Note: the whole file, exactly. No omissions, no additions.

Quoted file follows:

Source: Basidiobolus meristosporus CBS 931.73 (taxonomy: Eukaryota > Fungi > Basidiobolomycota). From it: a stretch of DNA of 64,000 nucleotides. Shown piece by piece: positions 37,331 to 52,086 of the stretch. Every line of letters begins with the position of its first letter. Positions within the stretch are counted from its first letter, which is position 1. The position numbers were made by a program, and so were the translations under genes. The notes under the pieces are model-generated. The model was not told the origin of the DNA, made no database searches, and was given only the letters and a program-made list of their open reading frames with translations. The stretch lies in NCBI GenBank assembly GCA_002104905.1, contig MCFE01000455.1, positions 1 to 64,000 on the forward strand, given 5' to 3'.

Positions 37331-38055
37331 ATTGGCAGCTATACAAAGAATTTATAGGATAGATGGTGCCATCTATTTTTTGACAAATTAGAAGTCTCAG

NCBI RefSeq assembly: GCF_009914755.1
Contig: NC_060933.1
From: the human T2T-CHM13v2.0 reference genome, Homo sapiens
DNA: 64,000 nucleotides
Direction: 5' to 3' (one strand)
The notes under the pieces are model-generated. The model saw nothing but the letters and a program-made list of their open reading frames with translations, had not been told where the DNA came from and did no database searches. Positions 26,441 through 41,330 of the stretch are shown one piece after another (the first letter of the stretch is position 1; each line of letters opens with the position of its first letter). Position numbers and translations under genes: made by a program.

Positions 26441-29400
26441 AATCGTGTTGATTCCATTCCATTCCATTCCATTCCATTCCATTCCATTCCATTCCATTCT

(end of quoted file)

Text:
Source: Basidiobolus meristosporus CBS 931.73 (taxonomy: Eukaryota > Fungi > Basidiobolomycota). From it: a stretch of DNA of 64,000 nucleotides. Shown piece by piece: positions 37,331 to 52,086 of the stretch. Every line of letters begins with the position of its first letter. Positions within the stretch are counted from its first letter, which is position 1. The position numbers were made by a program, and so were the translations under genes. The notes under the pieces are model-generated. The model was not told the origin of the DNA, made no database searches, and was given only the letters and a program-made list of their open reading frames with translations. The stretch lies in NCBI GenBank assembly GCA_002104905.1, contig MCFE01000455.1, positions 1 to 64,000 on the forward strand, given 5' to 3'.

Positions 37331-38055
37331 ATTGGCAGCTATACAAAGAATTTATAGGATAGATGGTGCCATCTATTTTTTGACAAATTAGAAGTCTCAG

NCBI RefSeq assembly: GCF_009914755.1
Contig: NC_060933.1
From: the human T2T-CHM13v2.0 reference genome, Homo sapiens
DNA: 64,000 nucleotides
Direction: 5' to 3' (one strand)
The notes under the pieces are model-generated. The model saw nothing but the letters and a program-made list of their open reading frames with translations, had not been told where the DNA came from and did no database searches. Positions 26,441 through 41,330 of the stretch are shown one piece after another (the first letter of the stretch is position 1; each line of letters opens with the position of its first letter). Position numbers and translations under genes: made by a program.

Positions 26441-29400
26441 AATCGTGTTGATTCCATTCCATTCCATTCCATTCCATTCCATTCCATTCCATTCCATTCT